Syrian Christians Flee Homeland as Government Forces, Rebels Infiltrate City

Maaloula, Syria
The ancient Christian city of Maaloula has become the epicenter for fighting between an Al-Qaeda linked rebel group and the Syrian government. |

Syrian Christians have fled the village of Maaloula as rebels and Syrian goverment forces fight for control over the mountainous village.

Syrian government forces have launched an offensive to take back a predominantly Christian village from the al-Qaeda linked rebel groups currently controlling it, Reuters reported today.

While Maaloula has barely over 2,000 residents, it sits in the Qalamoun mountains, occupying a strategic position between the Syrian capital city of Damascus and the country's other prominent city of Homs. But the mountains are not only militarily and logistically significant. They also hold many of the country's monasteries and churches, including Mar Thecla, a site renowned for its healing powers.

Since the al-Nusra rebels arrived in Maaloula last Wednesday, power has shifted three times between Syrian government forces and rebels.

In a recent YouTube video posted by al-Nusra, a rebel fighter explained that the group has no intention of occupying the city but that they merely want to set up a military station there.

"Soon we will withdraw from this city not out of fear but to leave its homes to their owners. They were not our target. Our target was mainly military," a fighter said in the YouTube video, according to Reuters.

Later in the YouTube video, two women dressed in traditional Christian clothing testify that the rebels have treated them "very well," though none of their other statements can be made out due to the din of fighting in the background.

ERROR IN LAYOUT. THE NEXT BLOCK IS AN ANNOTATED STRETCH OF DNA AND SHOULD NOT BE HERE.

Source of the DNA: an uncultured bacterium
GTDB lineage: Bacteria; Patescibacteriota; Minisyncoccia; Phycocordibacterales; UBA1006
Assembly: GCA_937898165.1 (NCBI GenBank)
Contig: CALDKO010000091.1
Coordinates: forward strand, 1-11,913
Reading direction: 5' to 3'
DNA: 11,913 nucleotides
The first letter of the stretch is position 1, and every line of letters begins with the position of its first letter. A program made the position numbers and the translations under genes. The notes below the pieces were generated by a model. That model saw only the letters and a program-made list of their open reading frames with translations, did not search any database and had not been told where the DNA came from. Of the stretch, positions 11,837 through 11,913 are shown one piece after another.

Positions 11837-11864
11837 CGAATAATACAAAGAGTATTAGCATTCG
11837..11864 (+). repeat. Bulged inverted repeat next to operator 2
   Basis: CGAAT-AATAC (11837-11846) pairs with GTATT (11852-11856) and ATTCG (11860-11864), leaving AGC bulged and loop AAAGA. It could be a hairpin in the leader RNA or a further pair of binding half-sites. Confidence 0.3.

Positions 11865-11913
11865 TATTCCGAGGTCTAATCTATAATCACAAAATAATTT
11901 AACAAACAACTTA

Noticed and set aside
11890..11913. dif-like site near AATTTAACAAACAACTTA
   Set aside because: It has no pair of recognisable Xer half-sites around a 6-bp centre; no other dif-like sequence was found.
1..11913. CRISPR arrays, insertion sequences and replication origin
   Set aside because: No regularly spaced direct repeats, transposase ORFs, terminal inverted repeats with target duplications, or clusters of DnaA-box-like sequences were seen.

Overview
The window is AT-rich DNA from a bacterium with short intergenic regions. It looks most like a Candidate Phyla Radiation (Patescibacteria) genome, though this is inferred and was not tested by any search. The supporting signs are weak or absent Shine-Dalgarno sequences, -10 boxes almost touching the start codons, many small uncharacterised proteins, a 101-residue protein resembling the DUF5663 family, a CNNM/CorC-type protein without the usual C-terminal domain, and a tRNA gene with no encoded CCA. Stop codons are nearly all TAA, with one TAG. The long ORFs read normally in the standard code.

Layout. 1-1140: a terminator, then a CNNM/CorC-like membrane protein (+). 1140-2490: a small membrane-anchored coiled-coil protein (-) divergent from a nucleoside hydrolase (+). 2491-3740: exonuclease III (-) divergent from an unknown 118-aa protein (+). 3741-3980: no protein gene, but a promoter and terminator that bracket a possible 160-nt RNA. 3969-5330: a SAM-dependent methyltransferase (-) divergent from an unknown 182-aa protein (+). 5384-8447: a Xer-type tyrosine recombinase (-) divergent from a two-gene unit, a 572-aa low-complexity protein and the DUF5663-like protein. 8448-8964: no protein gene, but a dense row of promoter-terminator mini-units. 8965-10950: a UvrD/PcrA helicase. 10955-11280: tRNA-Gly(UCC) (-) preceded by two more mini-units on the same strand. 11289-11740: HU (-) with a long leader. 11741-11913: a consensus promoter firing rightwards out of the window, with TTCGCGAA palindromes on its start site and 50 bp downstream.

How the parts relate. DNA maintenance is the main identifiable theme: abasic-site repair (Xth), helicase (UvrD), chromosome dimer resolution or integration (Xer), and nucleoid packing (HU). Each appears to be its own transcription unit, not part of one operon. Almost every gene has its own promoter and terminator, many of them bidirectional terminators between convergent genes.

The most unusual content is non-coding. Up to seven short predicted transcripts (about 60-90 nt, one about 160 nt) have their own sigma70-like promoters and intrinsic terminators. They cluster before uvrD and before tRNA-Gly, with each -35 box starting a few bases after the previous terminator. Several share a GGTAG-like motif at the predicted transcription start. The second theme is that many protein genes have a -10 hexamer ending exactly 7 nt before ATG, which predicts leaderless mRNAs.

Though contradictory reports from Christian civilians and government make it unclear whether the rebels have pillaged Christian institutions, since fighting started last Wednesday, the majority of Maaloula's residents have fled the violence. On Saturday alone, 18 rebels were killed and 100 wounded, said Rami Abdelrahman, head of the Syrian Observatory for Human Rights.

Further, the attack has only exacerbated Christian fears that they will find themselves helpless to rebel and government fighting. Since the start of the civil war in 2011, many Christians, who make upon 10 percent of the country's population, have stayed on the sidelines of the conflict, wary that joining the protesters could jeopardize the security given to them by President Bashir Al-Assad's regime. As Assad has brutally cracked down on the rebels, Christians have increasingly become a target for the anti-Assad and al-Qaeda linked groups.

The fighting began on Wednesday morning when an al-Nusra suicide bomber blew up a military checkpoint in Maaloula. After the blast, Syrian rebels entered the city, fighting government forces, and took over a mountain-top hotel, using it as their center of military operations.

The group proceeded to shell the village below, damaging several churches in the area and sending villagers fleeing the city or finding shelter in a convent. According to a nun, the convent's 27 orphans, in turn, hid in a nearby cave.

Maaloula's Christian heritage goes back hundreds of years; its residents speak Aramaic, the same language that Christ is believed to have spoken. Every year its religious sites bring tourists and pilgrims from around the world.

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